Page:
Adam Wainwright is seeking a second opinion on his injured elbow before making a decision about Tommy John surgery, but just about everything suggests he’ll eventually go under the knife and be sidelined for 12-18 months.
Even a speedy recovery from the surgery would have Wainwright on the disabled list when this season ends and that could lead to the Cardinals declining his options for 2012 and 2013 thanks to a twist in the contract he signed in March of 2008.
By finishing among the top five in last season’s Cy Young balloting Wainwright triggered a $9 million option for 2012 and $12 million option for 2013. Those are bargain rates for a healthy No. 1 starter, but because the contract includes a clause that allows the Cardinals to void the two years if he finishes 2011 on the DL with any sort of arm injury Wainwright could be out $21 million (after making $6.5 million without throwing an inning this season).
That would make Wainwright a free agent after this season and likely put him in position to accept an incentive-laden contract like, say, Brandon Webb has been forced to do in his recovery from shoulder problems. However, as Joe Strauss of the St. Louis Post Dispatch writes, the Cardinals may instead try to work out a new multi-year deal with Wainwright that lessens their upfront commitment while still keeping him in St. Louis long term.
Or they could choose not to void the two option years and simply pay $21 million for 2012 and 2013 in the hopes that Wainwright will come back healthy and give them one or one-and-a-half good seasons for that money, but with the team presumably trying to pinch pennies in order to re-sign Albert Pujols to a monster deal that seems unlikely.
The Mets traded centerfielder Curtis Granderson to the Dodgers for cash considerations or a player to be named later, the teams announced late Friday night. Granderson was rumored to be drawing interest from teams earlier in the week, and found a landing place after slashing .256/.360/.721 since the start of the month. In a corresponding move, the Dodgers designated right-hander Dylan Floro for assignment to clear roster space for the outfielder.
As a whole, the 36-year-old’s 2017 campaign has been a tad underwhelming. Granderson entered Saturday batting .228/.334/.481 with 19 home runs and an .815 OPS through 395 PA, and accrued 1.7 fWAR to the 5.1 fWAR he produced during his pennant-winning, MVP-contending season in 2015. Still, with under $4 million remaining on his contract, another 20+ homer season around the corner and the defensive chops to man center field, it looks like a prudent deal for the Dodgers as they continue to bulldoze their way to the playoffs this fall.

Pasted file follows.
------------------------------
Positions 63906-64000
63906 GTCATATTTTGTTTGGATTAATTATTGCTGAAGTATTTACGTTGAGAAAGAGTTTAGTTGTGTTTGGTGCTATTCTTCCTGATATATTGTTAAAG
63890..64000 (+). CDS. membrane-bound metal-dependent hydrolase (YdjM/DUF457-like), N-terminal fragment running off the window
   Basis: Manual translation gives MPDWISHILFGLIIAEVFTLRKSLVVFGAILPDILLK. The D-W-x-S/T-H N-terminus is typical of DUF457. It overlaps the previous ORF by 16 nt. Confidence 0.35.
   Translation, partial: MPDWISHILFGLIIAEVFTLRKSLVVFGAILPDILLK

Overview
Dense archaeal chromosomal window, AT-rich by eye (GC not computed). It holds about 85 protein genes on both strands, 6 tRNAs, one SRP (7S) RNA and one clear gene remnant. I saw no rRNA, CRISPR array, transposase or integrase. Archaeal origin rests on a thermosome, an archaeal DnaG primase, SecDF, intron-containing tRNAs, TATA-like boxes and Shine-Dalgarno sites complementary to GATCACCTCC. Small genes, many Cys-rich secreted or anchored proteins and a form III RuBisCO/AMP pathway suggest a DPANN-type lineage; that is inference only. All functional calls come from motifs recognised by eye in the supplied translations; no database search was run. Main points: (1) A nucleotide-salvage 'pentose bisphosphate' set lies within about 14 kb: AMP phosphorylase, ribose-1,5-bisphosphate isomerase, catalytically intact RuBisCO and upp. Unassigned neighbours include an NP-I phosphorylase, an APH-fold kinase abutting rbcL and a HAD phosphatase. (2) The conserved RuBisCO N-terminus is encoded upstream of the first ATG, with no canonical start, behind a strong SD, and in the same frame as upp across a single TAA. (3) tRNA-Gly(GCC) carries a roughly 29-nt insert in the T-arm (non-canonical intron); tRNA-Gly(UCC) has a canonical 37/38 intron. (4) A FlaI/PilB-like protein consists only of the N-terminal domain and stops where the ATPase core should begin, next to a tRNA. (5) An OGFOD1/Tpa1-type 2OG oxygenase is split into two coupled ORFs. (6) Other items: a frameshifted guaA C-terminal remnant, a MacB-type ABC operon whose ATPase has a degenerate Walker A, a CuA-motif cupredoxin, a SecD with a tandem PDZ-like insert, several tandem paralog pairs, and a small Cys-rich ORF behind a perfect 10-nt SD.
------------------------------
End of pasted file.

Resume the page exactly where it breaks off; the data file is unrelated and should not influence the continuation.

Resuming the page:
The club has yet to outline their plans for Granderson, but his addition to a crowded outfield could displace centerfielder Joc Pederson, who turned in a meager .214/.329/.415 batting line through 292 PA in 2017. It could also have ramifications for fellow veteran Andre Ethier, assuming he’s healthy enough to compete for a starting role when he comes off the 60-day disabled list in September. The Mets, meanwhile, are expected to lean more heavily on rookie outfielder Brandon Nimmo, who’s made just five starts this season after struggling to get consistent playing time on the field.
Indians’ right-hander Corey Kluber was removed from the sixth inning of his start on Friday night, bringing a streak of 14 starts with 8+ strikeouts to an unfortunate end after he sprained his right ankle. Kluber stumbled off the mound while trying to field a base hit from Eric Hosmer and was seen visibly limping as he moved to cover first base. He was allowed to stay in the game for one more batter, but quickly yielded a three-pitch single to Melky Cabrera and left the mound with head athletic trainer James Quinlan.
It was a poor ending to another strong outing by the right-hander, who delivered 5 1/3 innings of one-run, four-strikeout ball and took his 12th win of the season after the Indians amassed a nine-run lead. Postgame comments by Cleveland skipper Terry Francona suggest that Kluber isn’t facing a serious setback after sustaining the sprain, however, and might even be good to go by the time his next start comes around on Wednesday.
While the Royals escaped Friday’s loss without injury, the 10-1 drubbing pushed them 6.5 games back of the division lead and half a game behind the Twins and Angels for the second AL wild card berth. They’ll host a rematch on Saturday at 7:15 ET, with left-hander Jason Vargas set to face off against Indians’ righty Trevor Bauer.